Five killed, including baby, following suspected Kurdish shelling of Turkish border towns

Five killed, including baby, following suspected Kurdish shelling of Turkish border towns
Turkey's military operation in northern Syria began on Wednesday following the withdrawal of US troops from the region.
2 min read
10 October, 2019
Smoke rises from the Syiran town of Tal Abyad. [Getty]
Suspected Syrian-Kurdish shelling of two Turkish border towns on Thursday killed five people - including a baby - and injured dozens more, a day after Ankara launched a military offensive inside Syria.

"The first martyr of Operation Peace Spring was a nine-month-old Syrian baby, Mohammad Omar, and Cihan Gunes, a civil servant working for the tax office in Akcakale," the local governor's office said.

Turkish officials said the baby killed in the shelling was Syrian.

Three people were injured following explosions in the Turkish city of Akcakale, when shells hit a government building.

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Turkish media reported injuries in Akcakale and Ceylanpinar, which lie just across the border from the Syrian towns of Tal Abyad and Ras al-Ain.

The two towns have been the focus of Turkey's military offensive against the Kurdish-dominated Syrian Democratic Forces (SDF).

Turkey President Erdogan said his forces had killed 109 "militants" since its offensive began.

The campaign has displaced around 60,000 people in northern Syria, AFP reported, with aid groups fearing a new humanitarian crisis unfolding in Syria.

Dubbed Operation Spring of Peace, Ankara's offensive in northern Syria began Thursday with the aim of creating a 150km long and 25km deep "safe zone" on the other side of the Turkish border, currently occupied by the SDF.

This would provide Turkey with a buffer zone and allow for the repatriation of the country's 3 million Syrian refugees, Ankara claims.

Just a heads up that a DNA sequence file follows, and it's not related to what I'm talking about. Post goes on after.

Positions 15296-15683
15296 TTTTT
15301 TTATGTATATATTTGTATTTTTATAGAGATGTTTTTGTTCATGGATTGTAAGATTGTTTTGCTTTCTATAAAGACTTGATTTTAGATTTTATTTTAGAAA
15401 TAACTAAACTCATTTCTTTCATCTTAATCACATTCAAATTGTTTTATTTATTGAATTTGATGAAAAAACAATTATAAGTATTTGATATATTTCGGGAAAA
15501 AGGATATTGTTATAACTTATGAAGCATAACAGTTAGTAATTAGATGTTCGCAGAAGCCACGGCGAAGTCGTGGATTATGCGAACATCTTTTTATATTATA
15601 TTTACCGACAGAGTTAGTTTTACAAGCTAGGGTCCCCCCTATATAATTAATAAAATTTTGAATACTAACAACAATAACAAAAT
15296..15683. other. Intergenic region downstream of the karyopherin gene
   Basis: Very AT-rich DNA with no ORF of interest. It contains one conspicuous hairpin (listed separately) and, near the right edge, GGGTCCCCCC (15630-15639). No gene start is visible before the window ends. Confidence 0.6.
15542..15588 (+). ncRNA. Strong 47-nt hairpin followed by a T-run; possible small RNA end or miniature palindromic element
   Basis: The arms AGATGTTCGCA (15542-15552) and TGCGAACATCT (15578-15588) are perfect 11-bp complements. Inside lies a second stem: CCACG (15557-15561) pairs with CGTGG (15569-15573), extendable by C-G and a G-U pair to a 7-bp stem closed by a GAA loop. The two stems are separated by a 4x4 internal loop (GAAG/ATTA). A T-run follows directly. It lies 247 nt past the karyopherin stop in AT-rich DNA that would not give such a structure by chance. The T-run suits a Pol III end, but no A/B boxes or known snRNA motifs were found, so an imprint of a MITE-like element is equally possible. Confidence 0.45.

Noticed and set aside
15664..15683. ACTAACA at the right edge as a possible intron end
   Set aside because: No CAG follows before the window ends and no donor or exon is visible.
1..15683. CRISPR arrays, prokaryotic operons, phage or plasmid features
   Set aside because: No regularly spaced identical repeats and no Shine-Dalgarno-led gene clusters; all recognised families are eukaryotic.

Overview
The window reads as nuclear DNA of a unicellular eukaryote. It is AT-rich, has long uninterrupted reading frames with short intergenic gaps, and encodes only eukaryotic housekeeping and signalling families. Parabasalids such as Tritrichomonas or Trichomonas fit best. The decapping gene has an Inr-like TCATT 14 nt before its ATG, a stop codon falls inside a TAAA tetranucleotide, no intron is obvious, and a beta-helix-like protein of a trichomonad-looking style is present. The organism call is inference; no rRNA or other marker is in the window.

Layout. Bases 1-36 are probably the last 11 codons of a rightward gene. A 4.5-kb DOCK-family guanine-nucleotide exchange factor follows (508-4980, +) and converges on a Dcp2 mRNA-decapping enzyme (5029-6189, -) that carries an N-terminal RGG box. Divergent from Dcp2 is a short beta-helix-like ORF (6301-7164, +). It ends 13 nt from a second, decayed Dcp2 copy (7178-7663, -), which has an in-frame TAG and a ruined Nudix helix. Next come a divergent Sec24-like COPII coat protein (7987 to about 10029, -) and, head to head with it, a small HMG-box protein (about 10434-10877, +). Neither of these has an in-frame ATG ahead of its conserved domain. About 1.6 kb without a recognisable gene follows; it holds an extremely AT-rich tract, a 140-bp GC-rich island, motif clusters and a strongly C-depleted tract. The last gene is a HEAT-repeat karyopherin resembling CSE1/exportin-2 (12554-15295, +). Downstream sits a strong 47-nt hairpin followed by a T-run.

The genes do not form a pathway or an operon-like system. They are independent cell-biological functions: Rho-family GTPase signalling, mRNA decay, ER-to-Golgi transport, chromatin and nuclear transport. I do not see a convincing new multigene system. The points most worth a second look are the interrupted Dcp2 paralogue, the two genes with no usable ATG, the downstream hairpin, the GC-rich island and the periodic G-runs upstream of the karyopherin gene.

Turkish bombing has hit towns in northern Syria, while a ground offensive by Ankara's proxy forces have so far seen a number of Syrian border villages captured.

Dozens of aid workers have been told by their employers to leave the area due to the dangers of the fighting, The Guardian reported, many of whom crossed the border into Turkey reluctantly. 

The SDF have warned of an "imminent catastrophe", while the EU has urged restraint.

Amnesty International also cautioned against indiscriminate attacks that could result in civilian casualties.

"Both Turkish and Kurdish forces have a track record of carrying out indiscriminate attacks in Syria that have killed scores of civilians," said Amnesty's Middle East research director Lynn Maalouf to The Guardian. "This must not be allowed to happen again."

She also said that the international community must take measures to ensure that Turkey and Kurdish forces should respect international humanitarian law by the Turkish authorities to avoid another humanitarian catastrophe in northern Syria.